I’m very good at putting things off. For instance, I intended this to be written a month ago. I’m also working on my list of New Year’s resolutions. There’s a few holiday cards I haven’t sent yet… And filing papers … and dusting …
So many other activities and stuff to be done keep interfering with with this activity and other stuff to be done, however: housework. Brushing the cat. Spontaneously re-caulking the entire tub. Staring blankly into space.
You know, important things.
Of course, I never expect any amount of significant time to go by when I put things off. Last week, I finally got around to cleaning some of my art pens. The ink inside had dried to a crust, and it was only then that I realized I’d last used them an entire year ago.
I’m a master procrastinator.
(There should be a word for that. I should think up one. And I will. In a bit.)
I put off the things that don’t have a built-in reminder. For instance, laundry has a reminder: there’s only so long I can go without washing clothes before I’m out of clean socks to wear and can’t really justify buying another pack of socks again.
Not that I’d ever do that. Between paychecks, at least.
These types of activities have direct, immediate benefits: do laundry- fresh clothes. Clean house- clean house. Feed cat- less bleeding.
I need to develop a way to get rewards for doing the tasks I’d rather put off.
(Professional procrastinator? A pro-pro? Eh… no.)
Writing would attract my attention so much more if every sentence finished delivered a piece of candy. And yes, I know some things should be their “own reward”, that accomplishing a goal should simply deliver “satisfaction” etc., etc. However, I guarantee I’d enjoy a peanut butter cup a heck of a lot more.
I don’t think I lack in self-discipline, either. Sometimes, it’s not that I don’t want to do something, it’s just that there is so much more I’d rather be doing instead. There’s also times when I feel guilty about doing one thing when there’s other things I feel would be a better application of the time I have.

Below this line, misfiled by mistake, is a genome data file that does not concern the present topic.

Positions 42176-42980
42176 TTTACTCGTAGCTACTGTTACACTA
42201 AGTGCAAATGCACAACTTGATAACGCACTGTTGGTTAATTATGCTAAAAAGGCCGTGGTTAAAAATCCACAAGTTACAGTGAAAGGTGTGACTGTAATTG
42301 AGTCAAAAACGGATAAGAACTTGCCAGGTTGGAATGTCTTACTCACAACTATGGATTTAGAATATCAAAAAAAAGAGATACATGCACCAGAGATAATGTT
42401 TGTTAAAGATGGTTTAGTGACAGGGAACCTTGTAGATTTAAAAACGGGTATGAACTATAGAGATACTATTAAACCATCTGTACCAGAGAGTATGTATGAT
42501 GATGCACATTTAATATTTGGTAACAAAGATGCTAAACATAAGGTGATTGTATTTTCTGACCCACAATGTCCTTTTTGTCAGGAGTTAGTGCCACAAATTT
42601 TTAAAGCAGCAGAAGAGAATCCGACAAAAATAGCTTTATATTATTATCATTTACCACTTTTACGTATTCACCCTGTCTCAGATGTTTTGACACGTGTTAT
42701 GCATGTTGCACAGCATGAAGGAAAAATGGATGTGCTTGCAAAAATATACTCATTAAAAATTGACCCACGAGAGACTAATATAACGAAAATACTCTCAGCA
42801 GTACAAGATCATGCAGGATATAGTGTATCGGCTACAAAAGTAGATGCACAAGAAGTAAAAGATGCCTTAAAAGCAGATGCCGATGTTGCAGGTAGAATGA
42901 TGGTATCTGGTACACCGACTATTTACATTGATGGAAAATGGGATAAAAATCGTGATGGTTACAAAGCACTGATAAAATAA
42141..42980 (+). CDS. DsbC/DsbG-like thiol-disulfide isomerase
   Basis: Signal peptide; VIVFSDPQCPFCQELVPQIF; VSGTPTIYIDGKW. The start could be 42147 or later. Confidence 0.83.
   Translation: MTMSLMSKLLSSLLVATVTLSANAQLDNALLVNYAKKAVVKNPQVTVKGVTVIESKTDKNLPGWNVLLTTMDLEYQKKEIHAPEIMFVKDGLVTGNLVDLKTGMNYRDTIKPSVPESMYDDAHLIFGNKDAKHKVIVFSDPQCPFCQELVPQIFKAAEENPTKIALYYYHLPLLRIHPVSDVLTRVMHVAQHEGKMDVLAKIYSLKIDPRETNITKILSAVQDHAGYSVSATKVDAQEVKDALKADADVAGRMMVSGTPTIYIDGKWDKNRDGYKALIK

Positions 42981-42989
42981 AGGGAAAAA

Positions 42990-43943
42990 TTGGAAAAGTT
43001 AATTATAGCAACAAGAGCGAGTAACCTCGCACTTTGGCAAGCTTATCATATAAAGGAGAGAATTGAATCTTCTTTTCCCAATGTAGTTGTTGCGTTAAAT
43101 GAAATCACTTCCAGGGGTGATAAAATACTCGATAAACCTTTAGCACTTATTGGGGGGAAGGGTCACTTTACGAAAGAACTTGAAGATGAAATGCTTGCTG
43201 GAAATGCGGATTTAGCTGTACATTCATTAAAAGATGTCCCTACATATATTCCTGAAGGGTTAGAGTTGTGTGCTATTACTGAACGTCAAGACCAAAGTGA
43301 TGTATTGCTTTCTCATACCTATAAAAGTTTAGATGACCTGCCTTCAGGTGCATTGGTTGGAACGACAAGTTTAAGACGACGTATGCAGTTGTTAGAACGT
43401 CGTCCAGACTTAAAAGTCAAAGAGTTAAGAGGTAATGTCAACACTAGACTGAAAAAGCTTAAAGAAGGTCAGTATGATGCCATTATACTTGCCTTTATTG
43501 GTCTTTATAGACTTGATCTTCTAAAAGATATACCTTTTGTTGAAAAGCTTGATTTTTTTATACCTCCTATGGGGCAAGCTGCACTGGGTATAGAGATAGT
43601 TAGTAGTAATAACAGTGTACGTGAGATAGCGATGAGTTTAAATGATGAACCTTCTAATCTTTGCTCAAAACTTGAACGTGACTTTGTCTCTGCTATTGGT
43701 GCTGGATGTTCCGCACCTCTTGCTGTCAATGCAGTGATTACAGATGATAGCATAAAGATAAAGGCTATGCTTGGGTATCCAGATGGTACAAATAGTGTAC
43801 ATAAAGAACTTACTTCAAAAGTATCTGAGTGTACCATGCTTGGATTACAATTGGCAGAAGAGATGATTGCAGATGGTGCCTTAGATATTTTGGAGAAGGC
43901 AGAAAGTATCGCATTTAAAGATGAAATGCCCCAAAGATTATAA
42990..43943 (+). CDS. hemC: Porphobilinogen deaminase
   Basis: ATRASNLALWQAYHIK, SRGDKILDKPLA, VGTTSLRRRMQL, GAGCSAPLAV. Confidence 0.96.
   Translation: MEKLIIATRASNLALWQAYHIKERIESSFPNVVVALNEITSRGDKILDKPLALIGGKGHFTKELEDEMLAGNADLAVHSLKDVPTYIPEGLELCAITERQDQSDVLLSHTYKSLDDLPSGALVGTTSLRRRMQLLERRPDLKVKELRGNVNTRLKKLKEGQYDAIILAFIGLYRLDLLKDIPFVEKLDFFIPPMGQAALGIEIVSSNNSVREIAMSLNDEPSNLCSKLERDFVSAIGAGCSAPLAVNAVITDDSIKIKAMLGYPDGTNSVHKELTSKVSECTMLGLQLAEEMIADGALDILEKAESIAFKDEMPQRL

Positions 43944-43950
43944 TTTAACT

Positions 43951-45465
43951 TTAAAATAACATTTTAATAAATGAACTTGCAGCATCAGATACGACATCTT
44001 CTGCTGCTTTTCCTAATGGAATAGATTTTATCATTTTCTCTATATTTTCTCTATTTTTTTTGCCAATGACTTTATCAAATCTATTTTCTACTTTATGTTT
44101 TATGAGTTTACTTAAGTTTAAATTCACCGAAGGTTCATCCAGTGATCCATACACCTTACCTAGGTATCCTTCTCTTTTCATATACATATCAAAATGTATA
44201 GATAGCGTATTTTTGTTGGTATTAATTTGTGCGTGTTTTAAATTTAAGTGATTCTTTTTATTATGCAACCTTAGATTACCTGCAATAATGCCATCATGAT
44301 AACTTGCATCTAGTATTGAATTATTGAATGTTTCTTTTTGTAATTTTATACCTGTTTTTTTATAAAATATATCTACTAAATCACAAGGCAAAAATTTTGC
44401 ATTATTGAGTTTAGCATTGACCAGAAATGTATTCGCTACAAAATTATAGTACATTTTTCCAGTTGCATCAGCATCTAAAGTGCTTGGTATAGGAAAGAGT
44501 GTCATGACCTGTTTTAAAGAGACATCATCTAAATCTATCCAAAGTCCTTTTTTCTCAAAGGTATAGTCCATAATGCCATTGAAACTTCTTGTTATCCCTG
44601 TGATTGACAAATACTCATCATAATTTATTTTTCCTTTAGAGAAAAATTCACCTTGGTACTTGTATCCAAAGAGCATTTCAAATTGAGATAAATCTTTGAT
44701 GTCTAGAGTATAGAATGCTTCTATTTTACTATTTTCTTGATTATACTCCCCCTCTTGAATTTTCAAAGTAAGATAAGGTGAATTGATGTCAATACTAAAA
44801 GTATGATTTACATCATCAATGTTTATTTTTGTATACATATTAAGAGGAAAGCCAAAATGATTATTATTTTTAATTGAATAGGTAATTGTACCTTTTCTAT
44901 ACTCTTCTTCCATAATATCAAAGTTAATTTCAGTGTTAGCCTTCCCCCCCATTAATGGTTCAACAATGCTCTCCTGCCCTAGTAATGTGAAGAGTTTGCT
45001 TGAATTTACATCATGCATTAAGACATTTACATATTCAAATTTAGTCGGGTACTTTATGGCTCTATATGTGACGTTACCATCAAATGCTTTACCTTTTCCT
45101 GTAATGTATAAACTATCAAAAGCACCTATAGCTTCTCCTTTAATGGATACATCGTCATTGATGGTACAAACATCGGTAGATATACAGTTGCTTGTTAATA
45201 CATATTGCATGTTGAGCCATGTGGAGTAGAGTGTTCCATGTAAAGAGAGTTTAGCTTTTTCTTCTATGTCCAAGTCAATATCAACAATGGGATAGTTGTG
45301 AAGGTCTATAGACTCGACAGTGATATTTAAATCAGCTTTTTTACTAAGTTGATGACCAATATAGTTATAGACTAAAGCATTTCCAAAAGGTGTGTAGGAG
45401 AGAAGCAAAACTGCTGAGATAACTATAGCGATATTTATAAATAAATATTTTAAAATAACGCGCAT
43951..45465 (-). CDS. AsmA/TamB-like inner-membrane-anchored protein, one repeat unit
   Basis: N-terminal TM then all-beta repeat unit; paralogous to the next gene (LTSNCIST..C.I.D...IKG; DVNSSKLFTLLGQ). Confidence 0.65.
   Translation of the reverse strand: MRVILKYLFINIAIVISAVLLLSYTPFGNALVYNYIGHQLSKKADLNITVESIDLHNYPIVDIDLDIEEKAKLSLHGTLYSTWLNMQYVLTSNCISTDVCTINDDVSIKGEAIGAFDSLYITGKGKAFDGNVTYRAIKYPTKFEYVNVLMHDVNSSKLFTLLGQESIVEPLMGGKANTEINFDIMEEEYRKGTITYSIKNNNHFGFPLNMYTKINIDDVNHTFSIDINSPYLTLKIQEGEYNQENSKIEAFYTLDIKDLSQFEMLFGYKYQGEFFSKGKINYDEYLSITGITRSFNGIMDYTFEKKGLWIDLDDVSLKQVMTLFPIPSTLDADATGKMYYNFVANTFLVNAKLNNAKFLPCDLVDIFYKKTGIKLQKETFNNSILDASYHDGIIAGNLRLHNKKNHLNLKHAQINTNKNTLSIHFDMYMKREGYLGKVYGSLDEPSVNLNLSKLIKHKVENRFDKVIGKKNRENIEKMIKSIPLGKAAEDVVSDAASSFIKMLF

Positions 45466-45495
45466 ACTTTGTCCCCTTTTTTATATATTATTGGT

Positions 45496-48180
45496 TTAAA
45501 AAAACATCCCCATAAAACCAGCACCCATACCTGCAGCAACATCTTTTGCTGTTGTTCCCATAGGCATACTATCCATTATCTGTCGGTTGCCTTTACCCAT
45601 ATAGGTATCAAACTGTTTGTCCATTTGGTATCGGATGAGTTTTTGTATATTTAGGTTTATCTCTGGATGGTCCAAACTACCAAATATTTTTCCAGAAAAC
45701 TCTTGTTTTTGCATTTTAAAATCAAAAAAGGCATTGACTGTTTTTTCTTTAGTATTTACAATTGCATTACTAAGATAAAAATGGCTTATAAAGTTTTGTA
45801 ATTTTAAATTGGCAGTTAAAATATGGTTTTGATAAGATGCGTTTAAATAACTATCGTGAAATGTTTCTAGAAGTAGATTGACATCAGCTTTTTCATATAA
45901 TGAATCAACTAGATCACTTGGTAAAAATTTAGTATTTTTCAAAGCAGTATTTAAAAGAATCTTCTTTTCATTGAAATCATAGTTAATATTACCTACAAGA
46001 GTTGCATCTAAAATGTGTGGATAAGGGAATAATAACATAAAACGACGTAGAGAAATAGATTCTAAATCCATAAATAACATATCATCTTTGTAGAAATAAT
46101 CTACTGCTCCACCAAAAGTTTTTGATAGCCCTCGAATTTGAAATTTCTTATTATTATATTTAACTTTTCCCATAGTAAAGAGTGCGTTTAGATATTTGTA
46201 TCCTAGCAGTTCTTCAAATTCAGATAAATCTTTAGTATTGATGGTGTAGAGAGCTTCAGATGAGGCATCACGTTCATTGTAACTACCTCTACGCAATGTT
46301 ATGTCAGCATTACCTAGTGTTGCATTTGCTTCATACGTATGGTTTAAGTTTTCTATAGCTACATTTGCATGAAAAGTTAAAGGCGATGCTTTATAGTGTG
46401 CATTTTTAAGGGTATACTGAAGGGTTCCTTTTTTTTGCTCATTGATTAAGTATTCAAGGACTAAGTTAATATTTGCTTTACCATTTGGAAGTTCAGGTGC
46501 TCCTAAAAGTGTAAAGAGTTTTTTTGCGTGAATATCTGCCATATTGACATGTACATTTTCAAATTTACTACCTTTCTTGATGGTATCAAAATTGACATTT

It’s hard to sit through a movie for two hours, when I could be reading for that same amount of time. And it’s hard to read for two hours when I could be playing a game instead. And it’s hard to play a game when I know there’s laundry that needs folded before the cat sheds on it because I really need to brush the cat right now but I could make cookies too.
(Promasternator? That … that could lead to confusion. And strange looks.)
I suppose I need to learn to focus. Try not to get distracted by all the things I want to do, but chose one thing, focus on it, stick to it, finish the task. Receive cookie. Assuming I haven’t already focused on all the cookies until they were finished as well.
Turns out I did.
Focus on baking more cookies.
(Now that’s an excellent example of an accomplishment that’s its own reward.)
Still, even once I know what tasks need to be taken care of and have decided where my focus should be, there’s also the time factor to, um, factor: there’s only so many hours in a weekend that can be dedicated to anything that isn’t baked goods.
To be more existential about it, the older I get, the more aware I am of the time I have available. I’m only going to have a finite number of weekends in the future, and I don’t know how many that will be, even. Sometimes, time isn’t so much precious as it is terrifying, especially with the faster it tends to pass with every minute that goes by – time has momentum, it’s running down hill, and no one’s bothered to put in any speed bumps.
I think the cat is also aware of the passing of time in its finite allocation, which is why he interrupts mine so frequently.
(Masterpro! No, that’s just redundant.)
I think the only way to slow the speed of time is, ironically, with accomplishments. Finishing a book, finishing a movie, each lends to a dedicated segment of time that can be easily measured and marked – I watched that movie; I read that book, and in my head I know how much time it took. And the next one doesn’t negate the last one – it just keeps building.
Writing a column, finishing a drawing, painting the garage, they’re not their own reward – the reward is that by spending time on doing something that in many ways has no reason to be done other than because I choose to do it, I’ve slowed down the passage of time by creating something that I can measure it against in terms of the achievement.
It’s not that time passed slower, but my perception of it did. Getting lost in the moment is far different than wasting a moment.
Still, it’s always going to be easier to focus on the concrete than the intangible. One cookie in the stomach is worth two in the hand … or something like that.
I’m always going to put things off.
But by being aware of the problem, I can work on finding a solution, so that eventually, I’ll be Mr. Get-to-it-and-do-it instead of a procrasti-master.
Ha! See? I knew I’d come up with something eventually. That first description though … it needs some more work.